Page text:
One Sentence Summary
- In this book, Paul Tough challenges the commonly held belief that a child’s success is primarily dependent on cognitive skills – what he calls the “Cognitive Hypothesis.”
“the key channel through which early adversity causes damage to developing bodies and brains is stress.”
“Any time you need to use the term hypothalamic-pituitary-adrenal in order to make your point, you’ve got trouble.”
“resourcefulness, resilience, ambition, professionalism, and integrity.”
“People high in conscientiousness get better grades in high school and college; they commit fewer crimes; and they stay married longer.”
- How to Fail - This chapter documents how adverse childhood experiences have a significant effect on everything including a child’s health and ability to learn.
- How to Build Character - This chapter uses multiple examples to show that the students who succeeded in college were not necessarily the ones who had excelled academically in lower grades, but rather those who possessed certain other skills like optimism and resilience and social agility.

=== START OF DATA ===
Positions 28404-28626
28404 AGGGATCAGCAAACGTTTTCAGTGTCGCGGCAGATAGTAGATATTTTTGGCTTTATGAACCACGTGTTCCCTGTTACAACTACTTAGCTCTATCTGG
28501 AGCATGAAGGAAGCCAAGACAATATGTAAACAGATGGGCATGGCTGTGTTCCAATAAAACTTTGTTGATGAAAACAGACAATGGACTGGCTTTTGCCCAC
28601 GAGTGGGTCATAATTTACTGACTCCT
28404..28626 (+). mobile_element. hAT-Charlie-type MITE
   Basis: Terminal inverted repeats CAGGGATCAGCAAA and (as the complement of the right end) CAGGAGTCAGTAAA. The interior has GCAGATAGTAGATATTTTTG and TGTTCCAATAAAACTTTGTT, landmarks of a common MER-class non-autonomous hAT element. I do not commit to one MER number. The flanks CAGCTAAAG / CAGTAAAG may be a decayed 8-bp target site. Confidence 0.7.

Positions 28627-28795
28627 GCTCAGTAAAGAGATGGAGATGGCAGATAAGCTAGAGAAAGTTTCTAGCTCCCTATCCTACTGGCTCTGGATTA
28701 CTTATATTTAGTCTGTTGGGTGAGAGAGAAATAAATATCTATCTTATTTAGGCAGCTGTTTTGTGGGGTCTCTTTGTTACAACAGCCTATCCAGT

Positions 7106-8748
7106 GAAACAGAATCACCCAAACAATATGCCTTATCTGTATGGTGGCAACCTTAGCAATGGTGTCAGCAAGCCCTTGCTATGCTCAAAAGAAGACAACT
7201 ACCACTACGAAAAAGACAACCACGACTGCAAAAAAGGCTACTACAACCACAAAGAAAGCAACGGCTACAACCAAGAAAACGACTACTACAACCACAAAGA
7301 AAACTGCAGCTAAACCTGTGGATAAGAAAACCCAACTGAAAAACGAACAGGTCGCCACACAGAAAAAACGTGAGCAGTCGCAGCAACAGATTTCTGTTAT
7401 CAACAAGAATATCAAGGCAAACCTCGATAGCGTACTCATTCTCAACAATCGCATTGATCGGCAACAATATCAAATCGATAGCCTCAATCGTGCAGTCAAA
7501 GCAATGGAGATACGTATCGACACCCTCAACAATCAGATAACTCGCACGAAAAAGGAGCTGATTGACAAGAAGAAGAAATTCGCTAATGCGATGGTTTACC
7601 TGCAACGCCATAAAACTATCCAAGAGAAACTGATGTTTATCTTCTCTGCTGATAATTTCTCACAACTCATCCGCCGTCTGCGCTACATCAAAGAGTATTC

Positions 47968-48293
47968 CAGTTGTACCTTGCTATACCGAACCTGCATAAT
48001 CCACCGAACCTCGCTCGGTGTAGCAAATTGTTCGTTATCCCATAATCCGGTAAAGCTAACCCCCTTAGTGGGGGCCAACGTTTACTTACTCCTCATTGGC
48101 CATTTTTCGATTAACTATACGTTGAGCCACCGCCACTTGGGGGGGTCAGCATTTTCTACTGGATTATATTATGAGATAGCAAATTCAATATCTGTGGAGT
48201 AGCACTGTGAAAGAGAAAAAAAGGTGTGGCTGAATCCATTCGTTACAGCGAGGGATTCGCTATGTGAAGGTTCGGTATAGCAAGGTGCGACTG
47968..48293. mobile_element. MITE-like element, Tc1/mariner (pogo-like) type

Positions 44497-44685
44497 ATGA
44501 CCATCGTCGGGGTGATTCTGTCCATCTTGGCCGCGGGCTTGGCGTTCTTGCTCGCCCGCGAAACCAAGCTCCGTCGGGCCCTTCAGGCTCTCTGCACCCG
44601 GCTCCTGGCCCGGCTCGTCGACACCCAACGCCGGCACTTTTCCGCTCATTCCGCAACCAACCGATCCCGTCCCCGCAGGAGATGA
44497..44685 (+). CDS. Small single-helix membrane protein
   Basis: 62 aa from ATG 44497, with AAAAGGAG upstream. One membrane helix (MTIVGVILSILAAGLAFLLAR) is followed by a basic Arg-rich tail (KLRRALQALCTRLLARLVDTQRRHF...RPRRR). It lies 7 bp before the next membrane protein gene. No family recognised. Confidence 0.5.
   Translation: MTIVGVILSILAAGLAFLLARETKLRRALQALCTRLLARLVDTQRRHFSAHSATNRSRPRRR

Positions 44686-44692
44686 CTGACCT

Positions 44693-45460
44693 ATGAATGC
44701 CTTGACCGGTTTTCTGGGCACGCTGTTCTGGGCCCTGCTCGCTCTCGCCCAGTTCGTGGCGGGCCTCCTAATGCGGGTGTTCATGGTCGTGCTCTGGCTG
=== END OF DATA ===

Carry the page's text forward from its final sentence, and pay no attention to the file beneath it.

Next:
- How to Think - This chapter focuses on the way that students learn to pay attention, resist distraction, and overcome mistakes.
- How to Succeed - This chapter prepares the children to become successful college students
- A Better Path - Tough states that science shows, that the character strengths that matter so much to young people’s success are not innate, they don’t appear in us magically as a result of good luck or good genes.
- Paul Tough (born 1967) is a Canadian-American writer and broadcaster. He is perhaps best known for authoring the works Whatever It Takes: Geoffrey Canada´s Quest to Change Harlem and America and How Children Succeed.